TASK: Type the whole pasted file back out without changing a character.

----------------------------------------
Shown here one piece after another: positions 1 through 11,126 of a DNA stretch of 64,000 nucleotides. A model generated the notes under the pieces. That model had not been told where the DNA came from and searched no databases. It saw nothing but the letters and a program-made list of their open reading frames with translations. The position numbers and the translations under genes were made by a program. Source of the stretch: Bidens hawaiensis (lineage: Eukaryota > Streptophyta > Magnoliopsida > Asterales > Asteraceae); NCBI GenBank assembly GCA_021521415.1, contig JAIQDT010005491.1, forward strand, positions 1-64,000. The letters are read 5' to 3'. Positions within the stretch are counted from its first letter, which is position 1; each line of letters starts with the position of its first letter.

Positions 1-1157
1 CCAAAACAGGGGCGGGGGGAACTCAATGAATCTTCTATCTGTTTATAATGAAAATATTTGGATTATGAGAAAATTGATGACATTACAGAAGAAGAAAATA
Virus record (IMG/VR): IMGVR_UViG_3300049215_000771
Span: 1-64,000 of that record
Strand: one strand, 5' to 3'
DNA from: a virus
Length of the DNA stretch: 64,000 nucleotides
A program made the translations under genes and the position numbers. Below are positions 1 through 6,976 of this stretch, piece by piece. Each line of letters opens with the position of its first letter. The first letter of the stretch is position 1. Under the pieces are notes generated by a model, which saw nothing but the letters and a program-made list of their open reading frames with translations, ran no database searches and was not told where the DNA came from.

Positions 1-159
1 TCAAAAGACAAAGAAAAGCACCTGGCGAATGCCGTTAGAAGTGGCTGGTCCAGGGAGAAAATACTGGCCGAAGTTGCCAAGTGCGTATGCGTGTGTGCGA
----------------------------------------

Shown here one piece after another: positions 1 through 11,126 of a DNA stretch of 64,000 nucleotides. A model generated the notes under the pieces. That model had not been told where the DNA came from and searched no databases. It saw nothing but the letters and a program-made list of their open reading frames with translations. The position numbers and the translations under genes were made by a program. Source of the stretch: Bidens hawaiensis (lineage: Eukaryota > Streptophyta > Magnoliopsida > Asterales > Asteraceae); NCBI GenBank assembly GCA_021521415.1, contig JAIQDT010005491.1, forward strand, positions 1-64,000. The letters are read 5' to 3'. Positions within the stretch are counted from its first letter, which is position 1; each line of letters starts with the position of its first letter.

Positions 1-1157
1 CCAAAACAGGGGCGGGGGGAACTCAATGAATCTTCTATCTGTTTATAATGAAAATATTTGGATTATGAGAAAATTGATGACATTACAGAAGAAGAAAATA
Virus record (IMG/VR): IMGVR_UViG_3300049215_000771
Span: 1-64,000 of that record
Strand: one strand, 5' to 3'
DNA from: a virus
Length of the DNA stretch: 64,000 nucleotides
A program made the translations under genes and the position numbers. Below are positions 1 through 6,976 of this stretch, piece by piece. Each line of letters opens with the position of its first letter. The first letter of the stretch is position 1. Under the pieces are notes generated by a model, which saw nothing but the letters and a program-made list of their open reading frames with translations, ran no database searches and was not told where the DNA came from.

Positions 1-159
1 TCAAAAGACAAAGAAAAGCACCTGGCGAATGCCGTTAGAAGTGGCTGGTCCAGGGAGAAAATACTGGCCGAAGTTGCCAAGTGCGTATGCGTGTGTGCGA